Britain's Mark Cavendish says he will ignore the expectation on him when he starts the Tour de France on Saturday.
Cavendish has won 15 stages of the famous race over the past three years, but believes it is wrong to expect him to maintain that success this year.
"I can tell you now the ignorance of some people is going to be if I don't win four, five stages, it's going to be a failure," he said.
"It's the Tour de France, you have to be happy with one stage."
The sprinting specialist thinks there will be four sprint finishes and three other stages he could also win - including the first - but is keeping his targets to himself on the eve of the event.
"I always set my own standards and goals, that's how I work," added the 26-year-old.
"I don't let outside expectation dictate how I ride. I set targets and try and achieve those targets.
"I'll try and win stages, win as many as possible and maybe get the green off that. It's about consistency.
"If I don't win five again, if I don't even win four again like 2008, it doesn't mean I'm losing it.
"To win four, five stages, that's not a normal thing. That's an incredible thing to do.
"We'll try for as many as we can. There's seven opportunities, but more realistically five opportunities."
Cavendish is riding for HTC-Highroad, but is believed to have agreed a move to Team Sky for next year - where his team-mates would include fellow Brit Bradley Wiggins.
Wiggins, 31, is being talked about as a serious contender for a podium spot, having finished fourth two years ago, but he insists he is just focusing on the weeks ahead rather than where he will finish.
"Everyone is throwing the podium around," he said.
"I don't think the podium is a marker of success in this Tour."
The three-time Olympic gold medallist won the traditional warm-up the Dauphine Libere in early June, although he played down the significance of the victory.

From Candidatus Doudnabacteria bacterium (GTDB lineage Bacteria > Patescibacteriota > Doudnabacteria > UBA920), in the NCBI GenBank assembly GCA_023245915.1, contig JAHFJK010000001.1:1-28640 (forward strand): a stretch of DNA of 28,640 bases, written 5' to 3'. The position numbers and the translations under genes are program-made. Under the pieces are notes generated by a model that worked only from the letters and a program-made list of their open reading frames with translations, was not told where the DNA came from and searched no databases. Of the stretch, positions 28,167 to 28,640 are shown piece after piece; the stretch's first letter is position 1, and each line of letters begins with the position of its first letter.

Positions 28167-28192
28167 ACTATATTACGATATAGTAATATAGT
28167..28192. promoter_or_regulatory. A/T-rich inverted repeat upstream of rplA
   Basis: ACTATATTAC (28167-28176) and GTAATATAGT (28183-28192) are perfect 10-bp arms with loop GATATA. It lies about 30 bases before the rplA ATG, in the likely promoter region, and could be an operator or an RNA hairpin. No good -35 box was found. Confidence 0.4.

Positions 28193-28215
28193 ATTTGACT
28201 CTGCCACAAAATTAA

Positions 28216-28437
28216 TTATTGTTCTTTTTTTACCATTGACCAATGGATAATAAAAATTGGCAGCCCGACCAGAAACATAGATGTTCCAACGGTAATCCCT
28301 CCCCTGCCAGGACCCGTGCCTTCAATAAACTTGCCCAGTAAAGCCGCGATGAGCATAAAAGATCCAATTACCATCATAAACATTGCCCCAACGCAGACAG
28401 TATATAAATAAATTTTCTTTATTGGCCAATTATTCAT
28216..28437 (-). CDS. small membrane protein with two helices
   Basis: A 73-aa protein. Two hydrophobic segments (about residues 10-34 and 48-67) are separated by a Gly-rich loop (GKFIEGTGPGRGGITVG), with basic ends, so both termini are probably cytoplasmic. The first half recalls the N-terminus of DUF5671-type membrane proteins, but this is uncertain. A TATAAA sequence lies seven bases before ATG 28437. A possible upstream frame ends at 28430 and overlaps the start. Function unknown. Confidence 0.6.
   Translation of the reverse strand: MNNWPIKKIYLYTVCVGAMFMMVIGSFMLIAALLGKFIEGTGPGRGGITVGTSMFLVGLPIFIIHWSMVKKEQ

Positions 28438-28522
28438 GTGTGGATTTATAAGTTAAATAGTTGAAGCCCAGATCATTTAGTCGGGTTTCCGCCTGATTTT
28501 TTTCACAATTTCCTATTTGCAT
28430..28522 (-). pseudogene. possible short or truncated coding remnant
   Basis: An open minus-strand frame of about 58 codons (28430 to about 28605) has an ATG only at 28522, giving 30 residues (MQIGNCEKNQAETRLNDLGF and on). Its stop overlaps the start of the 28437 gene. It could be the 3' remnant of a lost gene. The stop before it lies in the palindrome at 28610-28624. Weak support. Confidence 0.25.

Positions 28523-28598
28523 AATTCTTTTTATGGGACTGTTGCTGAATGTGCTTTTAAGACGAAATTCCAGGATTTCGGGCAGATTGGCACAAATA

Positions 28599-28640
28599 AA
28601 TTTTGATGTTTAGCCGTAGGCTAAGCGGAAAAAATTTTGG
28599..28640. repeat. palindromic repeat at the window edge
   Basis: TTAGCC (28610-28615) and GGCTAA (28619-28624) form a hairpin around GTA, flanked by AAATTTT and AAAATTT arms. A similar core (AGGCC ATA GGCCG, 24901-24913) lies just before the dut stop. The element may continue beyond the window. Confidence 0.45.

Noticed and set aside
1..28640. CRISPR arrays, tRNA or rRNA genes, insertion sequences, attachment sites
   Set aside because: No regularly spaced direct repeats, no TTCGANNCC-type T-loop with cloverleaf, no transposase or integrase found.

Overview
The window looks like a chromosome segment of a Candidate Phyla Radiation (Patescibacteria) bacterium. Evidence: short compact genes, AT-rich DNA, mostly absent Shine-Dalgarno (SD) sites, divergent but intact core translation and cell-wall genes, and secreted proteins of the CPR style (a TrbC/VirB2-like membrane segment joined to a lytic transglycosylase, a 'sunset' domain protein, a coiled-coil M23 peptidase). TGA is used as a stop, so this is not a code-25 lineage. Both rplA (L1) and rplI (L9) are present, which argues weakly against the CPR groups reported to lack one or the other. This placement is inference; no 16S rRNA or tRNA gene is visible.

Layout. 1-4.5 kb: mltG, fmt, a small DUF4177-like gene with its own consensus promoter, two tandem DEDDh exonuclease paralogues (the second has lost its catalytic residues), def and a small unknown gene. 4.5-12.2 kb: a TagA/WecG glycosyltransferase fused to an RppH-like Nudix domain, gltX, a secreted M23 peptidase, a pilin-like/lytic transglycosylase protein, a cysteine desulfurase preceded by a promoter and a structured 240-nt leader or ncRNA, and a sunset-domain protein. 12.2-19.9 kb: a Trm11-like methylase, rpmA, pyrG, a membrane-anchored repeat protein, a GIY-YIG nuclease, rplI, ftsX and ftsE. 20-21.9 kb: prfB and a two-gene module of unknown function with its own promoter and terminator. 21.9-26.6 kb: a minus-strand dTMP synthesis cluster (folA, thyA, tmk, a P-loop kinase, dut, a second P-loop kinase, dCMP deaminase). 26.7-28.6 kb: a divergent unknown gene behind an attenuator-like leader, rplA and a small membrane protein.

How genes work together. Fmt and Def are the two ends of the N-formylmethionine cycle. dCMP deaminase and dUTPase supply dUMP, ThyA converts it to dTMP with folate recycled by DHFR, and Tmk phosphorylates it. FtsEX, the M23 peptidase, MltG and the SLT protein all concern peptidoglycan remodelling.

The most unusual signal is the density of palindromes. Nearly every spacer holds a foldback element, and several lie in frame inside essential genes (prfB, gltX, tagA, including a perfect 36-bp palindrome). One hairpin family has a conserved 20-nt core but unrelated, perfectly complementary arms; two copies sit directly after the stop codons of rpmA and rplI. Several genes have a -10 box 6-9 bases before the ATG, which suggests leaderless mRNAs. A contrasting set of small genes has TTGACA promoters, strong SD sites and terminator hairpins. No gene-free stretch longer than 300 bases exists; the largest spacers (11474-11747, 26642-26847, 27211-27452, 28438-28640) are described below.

"I feel I'm in a better place now than I was in the Dauphine," said Wiggins, speaking ahead of Saturday's 191.5km between Passage du Gois La Barre-de-Monts and Mont des Alouettes Les Herbiers in the Vendee region.
"The Dauphine was a huge win but all my preparations have been for the Tour de France."
The Belgium-born rider continued his winning run in Northumberland last week by winning his first-ever British National Championships road race title.
"I have done what I have done up to now, the results speak for themselves," added the Londoner.
"The next three weeks is about us going through this process day in, day out and then maybe having this talk in Paris.
"It's good that people are asking these questions but the fact you are asking them speaks for itself."
Wiggins is the leader of Team Sky's nine-man line-up for the Tour. The British team have selected the same eight-man group which rode in the Dauphine, plus Rotherham rider Ben Swift.
Norwegian Edvald Boasson Hagen has shaken overcome shingles to take his place in the team.
Meanwhile, defending champion Alberto Contador was jeered by spectators at his team's presentation on Thursday in Les Herbiers.
The case surrounding the 28-year-old's positive test for clenbuterol during last year's race remains unresolved although the Spaniard believes he will not lose his 2010 Tour title.
"Since the beginning of last season no-one has been tested more than me and, let's be clear, no-one will be tested more than me during this race," he said.
"It's ridiculous that I could lose the Tour. But I don't think that's going to happen because I'm fully confident in my lawyers and the outcome of my case.
"My position has always been zero tolerance for doping.
"I'm 100% against doping, but everybody can believe what they want to."
Andy Schleck, who came second in last year's race and is likely to be Contador's nearest rival, responded to the jeering of Contador.
"It wasn't good for the team nor for Alberto but some of the crowd are fans and some are not, that's life," said the Luxembourger riding for Leopard Trek. "It wasn't nice."